These boots have been sitting in my closet for a while. I bought them a couple of years ago when I was getting into heavy horsehide jackets and flannel shirts. These days, when I’m not in sport coats, I’m usually wearing more contemporary takes on casualwear – or off-beat riffs on classics – but when it was raining heavily last week, I broke out my engineer boots again.
Much like the five-pocket jean and oxford shirt, the engineer boot is an American classic. A Heddels writer once described them as having the ruggedness of Pacific Northwest logging footwear, but the simplicity of English riding boots, which sounds about right. Engineer boots are defined by their tall, stove-pipe shaft and roller-buckle ankle strap (often accompanied by a similar strap around the calf). The style was originally worn by railmen – particularly those who shoveled hot coals into engines – because they offered protection from sharp shovels and fiery embers.
Like a lot of workwear, engineer boots became popular as everyday, casual garb around the 1950s, when more rugged styles were adopted by youths and returning veterans seeking to carve out new identities (ones that defined them as separate from the flannel-suit-wearing elites). Members of motorcycle clubs first started wearing them as part of their double-rider uniform, as the smooth design ensured that no shoestrings would get caught in their bikes. Later, Marlon Brando and James Dean helped spread this look through their various movie roles, which is what made them popular with youths. By the end of the decade, engineer boots carried a sort of bad-ass connotation that has stayed with them to this day.
The style goes great with vintage-inspired forms of American workwear – rugged leather jackets, denim trucker jackets, and Army field jackets. I like them with heavy chinos and jeans, particularly worn with a large cuff, but you have to find a pair with a wide enough leg (I wear mine with Chimala and Stevenson Overall Co jeans). Perhaps best of all, when everyone these days is wearing generic work boots, engineer styles make more of a statement – even if only the buckle strap is showing beneath the cuff. You’d be surprised at how much better a basic uniform can look with more interesting footwear.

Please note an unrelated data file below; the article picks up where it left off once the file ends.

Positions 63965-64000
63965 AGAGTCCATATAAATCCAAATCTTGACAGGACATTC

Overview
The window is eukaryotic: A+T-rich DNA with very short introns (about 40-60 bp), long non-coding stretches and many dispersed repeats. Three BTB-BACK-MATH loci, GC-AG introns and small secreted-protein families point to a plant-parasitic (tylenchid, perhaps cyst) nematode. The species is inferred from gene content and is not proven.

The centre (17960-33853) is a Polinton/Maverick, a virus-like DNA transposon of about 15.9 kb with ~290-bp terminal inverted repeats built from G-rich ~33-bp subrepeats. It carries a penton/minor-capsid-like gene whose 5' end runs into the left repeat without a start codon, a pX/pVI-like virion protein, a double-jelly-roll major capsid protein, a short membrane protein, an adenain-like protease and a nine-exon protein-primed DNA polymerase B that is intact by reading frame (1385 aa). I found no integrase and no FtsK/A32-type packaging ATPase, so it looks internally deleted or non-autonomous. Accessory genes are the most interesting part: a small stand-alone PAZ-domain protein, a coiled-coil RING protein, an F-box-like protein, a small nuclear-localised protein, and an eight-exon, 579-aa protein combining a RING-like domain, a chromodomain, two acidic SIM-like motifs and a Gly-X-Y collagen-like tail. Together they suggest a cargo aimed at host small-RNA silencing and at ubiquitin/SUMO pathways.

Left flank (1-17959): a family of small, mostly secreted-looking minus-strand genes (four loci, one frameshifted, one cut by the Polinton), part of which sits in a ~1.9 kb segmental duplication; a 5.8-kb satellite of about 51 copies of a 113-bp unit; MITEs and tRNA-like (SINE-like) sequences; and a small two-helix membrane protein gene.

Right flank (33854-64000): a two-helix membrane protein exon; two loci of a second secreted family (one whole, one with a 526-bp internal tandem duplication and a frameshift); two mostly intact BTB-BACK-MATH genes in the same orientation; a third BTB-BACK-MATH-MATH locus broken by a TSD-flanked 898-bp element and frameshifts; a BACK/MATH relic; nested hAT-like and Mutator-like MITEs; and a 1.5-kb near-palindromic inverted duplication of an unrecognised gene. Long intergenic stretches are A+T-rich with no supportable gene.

You can find engineer boots at all sorts of places. Traditional work boot manufacturers still sell them, such as Red Wing, Wesco, and Chippewa. Standard & Strange right now has a pair of Red Wing engineer boots made from what’s known as “tea core” leather – a black leather with a brown base, which gives a deeper, more interesting color once the surface wears down. If I were to buy another pair right now, they’d probably be those. Additionally, Ralph Lauren, while not a traditional maker, is worth a look. They have some nice ones through their RRL subline.
There are also a bunch of niche producers who cater to vintage-style enthusiasts. Mine, pictured above, are from John Lofgren and Mister Freedom. The first makes fully Japanese-made engineer boots with Western-sourced materials. I like that they have a storm welt and shapely heel, although I also find that my feet slips out a bit more easily because of that heel curve (you can see the difference between the two above). The Mister Freedom Road Champs are nice in that the leather is painted with three layers of color, which give them a unique, heavily patina’d look once worn.
Over at Role Club and Clinch – two shoe repair shops turned footwear manufacturers – you’ll find handwelted engineer boots, which takes the best of traditional shoemaking techniques and applies them to workwear. And while I favored partially structured or unstructured toe boxes, such as these from Viberg and Hollywood Trading Company, you can find engineer boots with a more upturned toe from Ace Boots and The Real McCoys.
You don’t have to ride a motorcycle these days to wear engineer boots (almost all clothes are divorced from their original, utilitarian purposes), but they do pair better with more vintage-inspired workwear. I admittedly haven’t worn mine in a while, but last week – when the rain was coming down and I didn’t feel like putting on LL Bean boots – these seemed perfect. In some ways, vintage workwear isn’t too different from classic tailoring. When worn well, it makes you look great without seeming overly fashionable. The only difference is that you can beat these up around a bit more.